This lack is found in the writings of all contemporary Muslim scholars who have written biographies of the Prophet. The reason for this appears to be that these biographers have not studied the Prophet’s life from a perspective that gives prominence to his Dawah responsibility.
In the mid 1960s, I was in Lucknow. Every evening, I would go to the Acharya Narendra Dev Library, which was located on the banks of the river Gomti. Many young men would sit in the library, spending hours reading English and Hindi newspapers. One day, I tried chatting with some of them, wanting to find out their views about the country’s political situation. I discovered, however, that these men were unaware of political and other national issues. They could not offer any opinion on these subjects. After probing further, I found that they did not come to the library to read newspapers. Instead, they were interested only in scanning job advertisements in the papers. The only section of the newspapers they were interested in reading was the employment column.
The case of Muslim biographers of the Prophet is similar. The mindset with which they read books about the Prophet’s life is not one that is really geared to dawah, inviting people to God. That is why, in line with their particular mindset, they find other things and highlight those in their writings. For instance, the Egyptian Husain Haykal was interested in the views of the Orientalists about the Prophet, and so almost half of his biography of the Prophet is devoted to providing a response to the views held by the Orientalists.
Almost the same thing is the case with other Muslim biographers of the Prophet. Those who took great pride in the history of Islam wrote biographies of the Prophet under the influence of their particular mindset. Writers with a political bent of mind shaped their biographies of the Prophet on the pattern of politics and government. Writers who gave great importance to matters of jurisprudence wrote a sort of jurisprudential account of the Prophet’s life. In the case of writers who believed that the Prophet performed miraculous feats, their accounts of the Prophet’s life became like a collection of miracles.
As far as the question of Dawah, inviting people to God, is concerned, it was present in all these biographies, but only partially, and was not given much importance. These writings were definitely not written in such a way that once someone had finished reading them he would think that following the Prophet of Islam in terms of discharging his responsibility toward others was that he should convey the Prophet’s message to the whole of humankind, that he should consider other communities as madus, and that, ignoring all complaints against them, he should convey to them this message, with full and genuine concern for their welfare.
The Prophet was a bearer of good tidings and a warner for the whole of humanity. Love for the Prophet demands that we must revive his practice of Dawah. But this point about the importance of Dawah is generally missing, or is given only passing mention, in the writings of many Muslim scholars who have written accounts of the life of the Prophet.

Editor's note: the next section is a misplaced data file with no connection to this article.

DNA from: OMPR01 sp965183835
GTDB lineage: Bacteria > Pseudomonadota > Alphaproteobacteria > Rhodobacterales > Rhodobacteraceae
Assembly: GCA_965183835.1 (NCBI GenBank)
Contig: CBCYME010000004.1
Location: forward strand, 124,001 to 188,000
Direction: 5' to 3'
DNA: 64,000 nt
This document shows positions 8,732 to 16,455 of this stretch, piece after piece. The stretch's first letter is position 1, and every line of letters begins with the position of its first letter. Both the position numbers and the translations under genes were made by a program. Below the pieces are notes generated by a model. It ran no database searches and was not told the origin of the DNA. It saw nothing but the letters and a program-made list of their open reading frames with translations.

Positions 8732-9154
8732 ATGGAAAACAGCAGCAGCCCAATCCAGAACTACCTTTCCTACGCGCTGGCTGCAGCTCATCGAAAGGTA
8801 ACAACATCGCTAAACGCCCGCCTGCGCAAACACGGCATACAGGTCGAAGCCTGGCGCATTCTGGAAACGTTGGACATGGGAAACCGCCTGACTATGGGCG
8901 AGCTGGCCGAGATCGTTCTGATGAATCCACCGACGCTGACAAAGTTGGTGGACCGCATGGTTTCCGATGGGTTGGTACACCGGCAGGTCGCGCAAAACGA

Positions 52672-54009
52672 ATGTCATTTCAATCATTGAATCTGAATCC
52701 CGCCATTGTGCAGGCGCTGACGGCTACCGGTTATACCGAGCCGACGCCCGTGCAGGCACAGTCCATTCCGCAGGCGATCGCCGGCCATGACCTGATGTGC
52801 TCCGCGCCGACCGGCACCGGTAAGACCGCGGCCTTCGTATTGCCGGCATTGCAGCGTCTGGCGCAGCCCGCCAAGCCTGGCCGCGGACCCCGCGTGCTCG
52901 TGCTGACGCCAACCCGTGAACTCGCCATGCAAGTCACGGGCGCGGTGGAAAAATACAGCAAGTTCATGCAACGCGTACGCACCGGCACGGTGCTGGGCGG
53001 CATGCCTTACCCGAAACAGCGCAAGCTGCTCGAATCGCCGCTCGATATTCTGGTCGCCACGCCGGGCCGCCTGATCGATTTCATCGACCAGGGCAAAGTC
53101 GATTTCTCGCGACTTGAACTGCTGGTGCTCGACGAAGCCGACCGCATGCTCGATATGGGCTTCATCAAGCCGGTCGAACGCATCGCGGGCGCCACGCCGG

7. A Story about Harun al-Rashid
Harun al-Rashid (766-809) was the fifth Abbasid Caliph. It is said that a Jew had to once ask something of Harun al-Rashid. For an entire year, he would go to the Caliph’s door but the Caliph did not fulfil his request. Then, one day, when Harun al-Rashid came out, the man rushed to him and said, “O Commander of the Faithful! Fear God!”
On hearing this, the Caliph dismounted from his horse and prostrated on the ground. After a while, he lifted his head and instructed that the Jew’s request be fulfilled. When the Caliph returned, he was asked if he had dismounted from his horse at what the Jew had said. He replied that this was not so, but, rather, that he had remembered these words of God:
When he is told, “Have fear of God,” he is seized by pride which drives him to wrongdoing. Hell shall be enough for him. A dreadful resting place. (Quran 2:206)
8. In Times of Crisis
On May 16, 2011 a Cathay Pacific flight took off from Singapore, heading towards Jakarta, with 136 passengers on board. On the way, one of its engines caught fire. The pilot managed to steer the plane back to Singapore. Panic-stricken passengers, a newspaper reported, began crying out to God for His protection.
Experience tells us that when people face a crisis situation, when they feel that they are simply helpless to handle such a predicament, they cry out to God. That is what happened on board the plane that day.
All of us face such crisis situations in our lives. This proves that the concept of God is interwoven in human nature. Every human being is potentially aware of God’s existence.
The purpose of Dawah, inviting people to God, is to turn this potentiality into a reality. Dawah is not something separate from the human personality. When one is called toward God, one is actually being called toward something that is part of one’s own nature. When a person discovers this nature of his, he responds to the call and accepts it as though he were being called toward something that belonged to him.